Rent seeking behavior can take place even if every party in the process performs an essential role. In fact it is human nature for everyone to attempt such behavior. For example, in the authors’ example of rice production, as long as the miller can effectively exploit the farmer and/or the consumer he’s extracting economic rent. Regulations/bureaucracy may in fact be essential to stop such rent seeking.

What author encountered at the air port is unproductive bureaucracy, not necessarily rent seeking.

6. Non-govt Sep 22
To fb
Good that at least there are (were) few govt employees that noticed the inefficiencies in their institutions and outsourced part of it.

Anyway, I didn't suggest privatising Central Bank because most people wouldn't like it (Even though I support it including privatising of two state banks). But, I strongly believe that powers of SL Central Bank on creating money (according to politicians will) needs to be curbed. In order to develop the country we need to go back to the era of Monetary Board. One reason for Singapore's growth is having an independent monetary board.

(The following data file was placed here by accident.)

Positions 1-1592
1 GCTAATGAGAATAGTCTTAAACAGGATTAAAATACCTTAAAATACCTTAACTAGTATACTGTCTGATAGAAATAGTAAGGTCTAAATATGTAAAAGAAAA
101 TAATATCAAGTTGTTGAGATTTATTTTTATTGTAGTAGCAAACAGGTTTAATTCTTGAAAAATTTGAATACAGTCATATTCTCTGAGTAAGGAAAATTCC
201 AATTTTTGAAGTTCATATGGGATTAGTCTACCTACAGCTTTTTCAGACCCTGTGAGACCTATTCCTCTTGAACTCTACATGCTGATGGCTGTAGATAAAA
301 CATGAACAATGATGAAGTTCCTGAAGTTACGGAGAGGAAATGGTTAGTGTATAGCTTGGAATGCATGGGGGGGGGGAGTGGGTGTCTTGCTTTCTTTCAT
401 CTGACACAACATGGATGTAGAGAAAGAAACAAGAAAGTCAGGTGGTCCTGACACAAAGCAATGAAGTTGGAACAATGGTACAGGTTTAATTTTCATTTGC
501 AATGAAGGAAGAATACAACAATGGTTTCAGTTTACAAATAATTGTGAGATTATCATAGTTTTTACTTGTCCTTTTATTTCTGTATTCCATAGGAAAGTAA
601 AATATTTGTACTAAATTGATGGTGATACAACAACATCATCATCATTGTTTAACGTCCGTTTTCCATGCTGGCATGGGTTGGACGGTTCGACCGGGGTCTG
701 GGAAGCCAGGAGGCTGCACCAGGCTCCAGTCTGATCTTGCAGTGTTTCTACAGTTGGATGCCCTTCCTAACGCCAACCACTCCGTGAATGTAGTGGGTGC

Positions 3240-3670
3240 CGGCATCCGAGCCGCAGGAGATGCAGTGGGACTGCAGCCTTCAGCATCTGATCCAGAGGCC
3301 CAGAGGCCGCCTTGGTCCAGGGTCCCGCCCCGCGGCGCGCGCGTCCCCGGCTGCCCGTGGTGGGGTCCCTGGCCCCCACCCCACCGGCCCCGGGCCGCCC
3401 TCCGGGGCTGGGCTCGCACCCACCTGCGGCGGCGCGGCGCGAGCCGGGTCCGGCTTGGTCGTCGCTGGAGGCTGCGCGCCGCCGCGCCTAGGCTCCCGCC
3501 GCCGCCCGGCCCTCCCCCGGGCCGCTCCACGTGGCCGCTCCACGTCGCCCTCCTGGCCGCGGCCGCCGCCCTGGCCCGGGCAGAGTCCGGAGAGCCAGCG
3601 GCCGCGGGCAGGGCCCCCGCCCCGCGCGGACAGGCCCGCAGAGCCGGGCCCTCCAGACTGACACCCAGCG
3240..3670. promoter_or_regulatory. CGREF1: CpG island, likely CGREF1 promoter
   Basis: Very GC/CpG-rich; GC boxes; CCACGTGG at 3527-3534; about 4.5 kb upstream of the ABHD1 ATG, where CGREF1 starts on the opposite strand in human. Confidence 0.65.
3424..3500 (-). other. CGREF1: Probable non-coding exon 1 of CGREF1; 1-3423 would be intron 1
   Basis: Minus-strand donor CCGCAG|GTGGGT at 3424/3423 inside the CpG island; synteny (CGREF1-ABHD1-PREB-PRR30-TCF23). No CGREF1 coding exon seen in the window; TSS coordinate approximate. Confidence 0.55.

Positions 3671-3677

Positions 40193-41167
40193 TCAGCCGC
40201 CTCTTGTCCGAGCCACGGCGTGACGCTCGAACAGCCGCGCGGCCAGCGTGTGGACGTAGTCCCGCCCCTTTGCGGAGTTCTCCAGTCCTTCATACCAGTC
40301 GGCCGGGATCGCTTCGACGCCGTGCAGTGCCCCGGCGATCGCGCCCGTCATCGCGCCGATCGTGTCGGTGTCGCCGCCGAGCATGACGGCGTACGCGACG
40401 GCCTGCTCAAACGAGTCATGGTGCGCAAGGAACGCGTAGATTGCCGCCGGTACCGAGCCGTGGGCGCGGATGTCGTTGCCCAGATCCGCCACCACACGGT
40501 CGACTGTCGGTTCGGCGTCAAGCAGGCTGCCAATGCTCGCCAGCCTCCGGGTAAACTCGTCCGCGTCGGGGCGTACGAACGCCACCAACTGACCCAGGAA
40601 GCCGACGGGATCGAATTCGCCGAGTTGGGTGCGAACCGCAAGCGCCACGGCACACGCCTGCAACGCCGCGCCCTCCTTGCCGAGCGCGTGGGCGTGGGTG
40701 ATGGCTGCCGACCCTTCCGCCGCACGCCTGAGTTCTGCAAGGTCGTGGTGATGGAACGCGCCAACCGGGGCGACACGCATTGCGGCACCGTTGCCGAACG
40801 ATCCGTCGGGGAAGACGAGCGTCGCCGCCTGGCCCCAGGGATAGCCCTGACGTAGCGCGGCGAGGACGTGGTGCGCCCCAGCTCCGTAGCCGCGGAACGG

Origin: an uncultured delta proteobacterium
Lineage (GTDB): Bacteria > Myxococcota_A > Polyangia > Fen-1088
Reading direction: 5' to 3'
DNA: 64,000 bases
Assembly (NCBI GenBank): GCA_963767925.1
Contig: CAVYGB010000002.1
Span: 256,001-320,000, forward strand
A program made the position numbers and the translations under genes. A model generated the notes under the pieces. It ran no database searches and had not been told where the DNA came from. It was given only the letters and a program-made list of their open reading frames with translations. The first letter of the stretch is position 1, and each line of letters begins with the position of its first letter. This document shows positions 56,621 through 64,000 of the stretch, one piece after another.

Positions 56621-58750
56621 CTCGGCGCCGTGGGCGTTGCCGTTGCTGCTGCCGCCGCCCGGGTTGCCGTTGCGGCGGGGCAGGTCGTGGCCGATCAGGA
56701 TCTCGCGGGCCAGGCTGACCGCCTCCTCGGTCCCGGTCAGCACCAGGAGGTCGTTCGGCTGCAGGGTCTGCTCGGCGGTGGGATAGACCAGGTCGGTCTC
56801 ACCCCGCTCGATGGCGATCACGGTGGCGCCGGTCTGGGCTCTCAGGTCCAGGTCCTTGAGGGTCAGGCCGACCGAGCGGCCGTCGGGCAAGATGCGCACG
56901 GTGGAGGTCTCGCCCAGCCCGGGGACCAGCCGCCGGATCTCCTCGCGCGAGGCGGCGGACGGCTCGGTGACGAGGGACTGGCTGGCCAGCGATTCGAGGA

5. Bhumi Sep 22
Excellent article. Sri lanka is full of such unproductive jobs and with all those rather than making things easy for people to get the work done, it adds to the red tape.

To get some work done there are so many forms to fill, and so many documents to submit. Ultimately people have to bribe those officials to get things done. Unless the Government takes some drastic steps to change the way public services operate, things will not move but stagnate for a long time.

4. lasantha Sep 22
I too agree on this taxi part. i found that airport taxi always vans they have and no A/C and not good one too...